NBA legend Earl “The Pearl” Monroe releases autobiography

earl-monroe-bookAs a member of the Baltimore Bullets, Monroe tantalized opponents with unstoppable and inventive spin moves and an enviable ability to get off a shot anywhere on the court.

The Knickerbocker version of The Pearl was a player who sacrificed super-stardom for the betterment of the team, and a 1972-73 championship ensued because of that.

This period in Monroe’s life is just a microcosm of the events and issues he tackles in his biography Earl the Pearl: My Story, which hit bookshelves April 23, 2013.

With the prominent Rodale publishing platform and the award-winning New York Times bestselling author Quincy Troupe by his side, the now-69-year-old Monroe takes readers on a wild ride.

Former teammate and U.S. Senator Bill Bradley wrote a slam-dunk foreword, ending in the sentiment, ”The quiet man has finally spoken. It is a story worth reading, as his life has been a life worth leading.”

Maybe it’s because Earl has held these stories so close to the vest until now, or maybe it’s the conversational fashion in which he ends many sentences by saying, “You know what I mean?” but this is a book that you will not be able to put down.

Part-time astrology enthusiast and full-time Hall of Famer, Monroe more than makes up for his silence to this point, as his life’s story thoroughly satisfies and entertains.

Some hot topics include Earl’s tales of sexual promiscuity, his playground team named the “Trotters,” overcoming rampant racism, becoming “Black Jesus”, a controversial brush with joining the army, chronic knee pain that stemmed from an automobile accident in his rookie year, an unforgettable experience with angel dust, the influence that the movie Super Fly had on him and his relationship with Clyde (Walt Frazier).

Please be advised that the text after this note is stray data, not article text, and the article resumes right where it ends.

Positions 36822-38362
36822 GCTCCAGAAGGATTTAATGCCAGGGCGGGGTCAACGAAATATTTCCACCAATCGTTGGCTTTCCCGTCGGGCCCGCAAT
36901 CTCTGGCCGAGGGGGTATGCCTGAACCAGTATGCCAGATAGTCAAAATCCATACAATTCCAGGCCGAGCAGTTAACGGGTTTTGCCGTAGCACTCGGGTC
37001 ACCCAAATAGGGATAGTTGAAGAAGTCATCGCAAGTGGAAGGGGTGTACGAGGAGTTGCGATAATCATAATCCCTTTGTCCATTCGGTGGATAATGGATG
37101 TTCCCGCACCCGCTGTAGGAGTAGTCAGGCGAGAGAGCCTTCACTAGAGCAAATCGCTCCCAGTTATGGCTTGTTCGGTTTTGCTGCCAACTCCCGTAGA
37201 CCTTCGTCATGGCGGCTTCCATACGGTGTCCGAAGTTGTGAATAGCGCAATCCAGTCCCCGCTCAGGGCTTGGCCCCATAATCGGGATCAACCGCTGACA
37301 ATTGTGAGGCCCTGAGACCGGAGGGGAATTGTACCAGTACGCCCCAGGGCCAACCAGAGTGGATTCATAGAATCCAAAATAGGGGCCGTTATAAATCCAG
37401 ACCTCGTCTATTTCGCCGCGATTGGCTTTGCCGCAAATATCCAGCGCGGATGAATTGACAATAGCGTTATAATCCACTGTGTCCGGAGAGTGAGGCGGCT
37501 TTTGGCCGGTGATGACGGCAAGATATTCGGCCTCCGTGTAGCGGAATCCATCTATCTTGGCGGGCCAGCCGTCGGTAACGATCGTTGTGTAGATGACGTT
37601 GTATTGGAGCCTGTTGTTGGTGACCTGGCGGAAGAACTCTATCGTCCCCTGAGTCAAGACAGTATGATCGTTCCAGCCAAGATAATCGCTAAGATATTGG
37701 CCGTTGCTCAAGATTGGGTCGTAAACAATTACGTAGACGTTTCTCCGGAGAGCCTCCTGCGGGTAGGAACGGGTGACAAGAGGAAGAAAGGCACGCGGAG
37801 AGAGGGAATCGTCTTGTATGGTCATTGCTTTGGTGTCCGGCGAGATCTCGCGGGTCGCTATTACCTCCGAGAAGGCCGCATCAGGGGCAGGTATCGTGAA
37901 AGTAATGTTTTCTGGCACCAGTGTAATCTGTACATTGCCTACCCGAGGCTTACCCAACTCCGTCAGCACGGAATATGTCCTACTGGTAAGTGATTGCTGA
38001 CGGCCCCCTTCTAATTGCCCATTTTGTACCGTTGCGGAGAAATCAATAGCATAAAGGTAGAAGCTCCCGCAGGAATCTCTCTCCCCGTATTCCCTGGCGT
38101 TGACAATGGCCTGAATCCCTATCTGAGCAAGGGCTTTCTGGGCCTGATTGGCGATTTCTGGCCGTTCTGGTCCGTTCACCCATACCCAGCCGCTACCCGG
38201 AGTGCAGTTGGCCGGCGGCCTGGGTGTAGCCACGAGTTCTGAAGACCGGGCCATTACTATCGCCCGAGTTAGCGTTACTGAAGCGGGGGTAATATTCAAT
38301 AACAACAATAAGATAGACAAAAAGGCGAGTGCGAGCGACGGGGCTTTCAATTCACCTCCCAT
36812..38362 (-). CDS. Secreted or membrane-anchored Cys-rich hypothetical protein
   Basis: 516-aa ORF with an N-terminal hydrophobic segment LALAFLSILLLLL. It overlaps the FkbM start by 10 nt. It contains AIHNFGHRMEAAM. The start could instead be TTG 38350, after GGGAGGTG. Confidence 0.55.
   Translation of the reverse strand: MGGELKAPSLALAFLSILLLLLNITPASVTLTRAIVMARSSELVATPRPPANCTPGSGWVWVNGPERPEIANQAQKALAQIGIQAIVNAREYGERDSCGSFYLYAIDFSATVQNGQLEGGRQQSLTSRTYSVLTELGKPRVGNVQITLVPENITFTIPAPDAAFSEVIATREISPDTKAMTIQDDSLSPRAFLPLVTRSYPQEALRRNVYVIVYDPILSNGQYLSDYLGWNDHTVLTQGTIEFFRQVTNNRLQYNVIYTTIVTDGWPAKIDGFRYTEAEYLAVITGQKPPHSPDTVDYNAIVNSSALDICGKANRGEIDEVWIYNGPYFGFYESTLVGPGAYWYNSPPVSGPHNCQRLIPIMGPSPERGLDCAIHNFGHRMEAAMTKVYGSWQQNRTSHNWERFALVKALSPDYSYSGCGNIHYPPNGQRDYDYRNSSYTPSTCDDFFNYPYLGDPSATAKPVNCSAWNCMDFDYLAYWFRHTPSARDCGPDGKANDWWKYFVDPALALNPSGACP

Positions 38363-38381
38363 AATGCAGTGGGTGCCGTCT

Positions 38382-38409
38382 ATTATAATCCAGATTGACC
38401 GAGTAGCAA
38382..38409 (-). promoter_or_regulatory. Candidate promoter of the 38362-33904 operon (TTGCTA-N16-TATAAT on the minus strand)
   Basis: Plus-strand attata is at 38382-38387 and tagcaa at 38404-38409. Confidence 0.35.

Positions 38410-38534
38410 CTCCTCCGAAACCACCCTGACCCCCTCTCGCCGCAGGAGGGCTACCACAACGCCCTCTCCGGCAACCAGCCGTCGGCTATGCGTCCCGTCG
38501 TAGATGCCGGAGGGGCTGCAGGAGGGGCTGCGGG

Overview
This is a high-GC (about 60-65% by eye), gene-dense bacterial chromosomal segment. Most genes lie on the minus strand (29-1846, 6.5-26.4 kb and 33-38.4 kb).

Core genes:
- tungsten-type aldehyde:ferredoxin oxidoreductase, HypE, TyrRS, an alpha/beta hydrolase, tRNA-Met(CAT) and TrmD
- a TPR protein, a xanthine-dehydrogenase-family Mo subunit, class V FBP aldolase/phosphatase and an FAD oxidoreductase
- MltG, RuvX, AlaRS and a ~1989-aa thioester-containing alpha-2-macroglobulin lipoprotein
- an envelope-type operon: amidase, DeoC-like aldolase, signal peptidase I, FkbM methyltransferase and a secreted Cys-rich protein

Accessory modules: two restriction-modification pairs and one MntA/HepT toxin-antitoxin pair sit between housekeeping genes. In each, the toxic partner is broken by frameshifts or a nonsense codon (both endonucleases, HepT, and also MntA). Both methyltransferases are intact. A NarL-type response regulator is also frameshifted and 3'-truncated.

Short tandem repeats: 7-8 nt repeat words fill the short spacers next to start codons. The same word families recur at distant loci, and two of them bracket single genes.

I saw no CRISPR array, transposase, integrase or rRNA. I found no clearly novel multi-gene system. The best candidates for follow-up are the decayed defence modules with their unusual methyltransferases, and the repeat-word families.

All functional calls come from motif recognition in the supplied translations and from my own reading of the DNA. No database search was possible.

For a guy whose first basket consisted of a milk crate nailed to the wooden post in a vacant lot outside Vacation Bible School, Monroe has done good, and his biography was worth the wait.

Monroe played in 926 NBA games, averaging double figures in scoring in all but one of his seasons in the league. He holds career average of 18.8 points and 3.9 assists per game, along with 32 minutes per game.

Aside from winning an NBA championship with the New York Knicks in 1973, Monroe has also been named to the NBA All-Star games 4 times, and won the 1967-1968 NBA Rookie of the Year award.

A lot of people in the NBA, and outside of it, used to say that no one, not even today, could play Monroe one on one, in his prime.

/Bleacher Report/


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